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Please use this identifier to cite or link to this item: http://hdl.handle.net/2262/65692

Title: Keck Adaptive Optics Images of Jupiter’s North Polar Cap and Northern Red Oval
Keywords: Jupiter atmosphere
Infrared observations
Adaptive optics
Issue Date: 24-May-2011
Publisher: Elsevier
Abstract: Abstract Highlights ► At 5 μm, Jupiter’s disk reveals a lot of structure, including small bright rings which appear to surround all small vortices. No such rings are seen around the GRS, Oval BA, or the Northern Red Oval. ► This difference can be explained in terms of the secondary circulations within the vortices. ► A comparison of the brightness distribution of 5-μm images with previously published radio observations of Jupiter, highlights the depletion of NH3 gas over areas that are bright at 5 μm.
Abstract We present observations at near-infrared wavelengths (1–5 μm) of Jupiter’s north polar region and Northern Red Oval (NN-LRS-1). The observations were taken with the near-infrared camera NIRC2 coupled to the adaptive optics system on the 10-m W. M. Keck Telescope on UT 21 August 2010. At 5-μm Jupiter’s disk reveals a lot of structure, including small bright rings which appear to surround all small vortices. It is striking, though, that no such ring is seen around the Northern Red Oval. De Pater et al. (2010a) showed that such rings also exist around all small vortices in Jupiter’s southern hemisphere, and are absent around the Great Red Spot and Red Oval BA. We show here that the vertical structure and extent of the Northern Red Oval is very similar to that of Jupiter’s Red Oval BA. These new observations of the Northern Red Oval, therefore, support the idea of a dichotomy between small and large anticyclones, in which ovals larger than about two Rossby deformation radii do not have 5-μm bright rings. In de Pater et al. (2010a), we explained this difference in terms of the secondary circulations within the vortices. We further compare the brightness distribution of our new 5-μm images with previously published radio observations of Jupiter, highlighting the depletion of NH3 gas over areas that are bright at 5 μm.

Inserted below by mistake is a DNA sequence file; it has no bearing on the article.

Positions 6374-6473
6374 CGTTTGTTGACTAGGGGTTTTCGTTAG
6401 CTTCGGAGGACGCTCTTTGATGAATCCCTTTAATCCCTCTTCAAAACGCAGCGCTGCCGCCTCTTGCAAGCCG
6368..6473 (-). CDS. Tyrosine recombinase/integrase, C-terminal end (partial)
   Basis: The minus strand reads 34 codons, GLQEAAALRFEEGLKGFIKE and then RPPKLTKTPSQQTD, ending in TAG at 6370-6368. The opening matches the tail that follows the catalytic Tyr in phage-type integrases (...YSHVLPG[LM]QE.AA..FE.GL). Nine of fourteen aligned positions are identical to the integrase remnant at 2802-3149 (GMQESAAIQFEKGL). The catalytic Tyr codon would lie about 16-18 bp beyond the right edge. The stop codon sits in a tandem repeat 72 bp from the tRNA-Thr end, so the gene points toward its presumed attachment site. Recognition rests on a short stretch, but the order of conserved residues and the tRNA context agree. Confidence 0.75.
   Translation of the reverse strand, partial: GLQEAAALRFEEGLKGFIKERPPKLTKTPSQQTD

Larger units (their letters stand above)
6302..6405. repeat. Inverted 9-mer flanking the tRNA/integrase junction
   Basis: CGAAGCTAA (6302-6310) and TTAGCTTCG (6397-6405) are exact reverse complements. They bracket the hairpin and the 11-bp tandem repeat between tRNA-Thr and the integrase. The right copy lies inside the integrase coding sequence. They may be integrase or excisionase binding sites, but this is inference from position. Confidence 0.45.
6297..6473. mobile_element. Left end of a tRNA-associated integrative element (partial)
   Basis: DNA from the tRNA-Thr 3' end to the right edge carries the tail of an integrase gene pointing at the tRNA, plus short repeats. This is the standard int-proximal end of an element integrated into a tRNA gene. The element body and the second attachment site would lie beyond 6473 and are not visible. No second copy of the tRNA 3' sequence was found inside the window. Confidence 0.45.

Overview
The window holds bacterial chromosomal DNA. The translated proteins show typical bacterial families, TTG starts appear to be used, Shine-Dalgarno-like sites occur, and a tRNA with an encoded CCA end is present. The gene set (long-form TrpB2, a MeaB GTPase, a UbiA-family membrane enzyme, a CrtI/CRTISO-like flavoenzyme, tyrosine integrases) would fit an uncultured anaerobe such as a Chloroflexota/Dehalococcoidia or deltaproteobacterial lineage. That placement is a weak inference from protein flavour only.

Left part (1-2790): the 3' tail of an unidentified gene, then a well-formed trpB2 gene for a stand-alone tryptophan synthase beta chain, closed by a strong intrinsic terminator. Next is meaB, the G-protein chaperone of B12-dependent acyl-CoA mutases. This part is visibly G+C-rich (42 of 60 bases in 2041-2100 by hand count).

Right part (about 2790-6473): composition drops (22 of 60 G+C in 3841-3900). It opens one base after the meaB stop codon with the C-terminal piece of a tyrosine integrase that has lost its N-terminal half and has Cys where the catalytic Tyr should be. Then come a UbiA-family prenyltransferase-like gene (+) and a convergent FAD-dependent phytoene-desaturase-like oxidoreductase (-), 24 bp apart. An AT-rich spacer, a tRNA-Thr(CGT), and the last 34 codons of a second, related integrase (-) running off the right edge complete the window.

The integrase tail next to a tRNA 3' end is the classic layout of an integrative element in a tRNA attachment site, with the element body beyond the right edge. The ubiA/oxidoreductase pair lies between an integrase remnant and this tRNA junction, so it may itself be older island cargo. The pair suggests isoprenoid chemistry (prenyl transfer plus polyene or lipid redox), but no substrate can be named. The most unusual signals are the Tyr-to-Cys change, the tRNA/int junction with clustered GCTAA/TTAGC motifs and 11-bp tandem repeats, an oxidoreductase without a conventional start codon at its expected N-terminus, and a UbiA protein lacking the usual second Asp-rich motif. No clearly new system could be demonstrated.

URI: http://hdl.handle.net/2262/65692
ISSN: 00191035 (ISSN)
DOI: 10.1016/j.icarus.2011.03.006
Rights: 2011
Affiliation: Astronomy Department - 601 Campbell Hall--> , University of California--> , Berkeley--> , CA 94720--> - (de Pater, Imke)
Delft Institute of Earth Observation and Space Systems, Delft University of Technology - NL-2629 HS Delft--> , and SRON Netherlands Institute for Space Research--> , 3584 CA Utrecht--> - NETHERLANDS (de Pater, Imke)
UNITED STATES (de Pater, Imke)
Astronomy Department - 601 Campbell Hall--> , University of California--> , Berkeley--> , CA 94720--> - (Wong, Michael H.)
Astronomy Department - 601 Campbell Hall--> , University of California--> , Berkeley--> , CA 94720--> - (de Kleer, Katherine)
Association of Universities for Research in Astronomy - 1212 New York Avenue NW--> , Suite 450--> , Washington--> , DC 20005--> , USA; and Space Science Institute--> , 4750 Walnut Avenue--> , Suite 205--> , Boulder--> , CO 80301--> - UNITED STATES (Hammel, Heidi B.)
Astronomy Department - 601 Campbell Hall--> , University of California--> , Berkeley--> , CA 94720--> - (Ádámkovics, Máté)
W. M. Keck Observatory - Waimea--> , HI--> , 96743; and Max-Planck-Institut fuer Astronomie Koenigstuhl 17--> , D-69117 Heidelberg--> - (Conrad, Al)
Appears in Collections:PEER Publications

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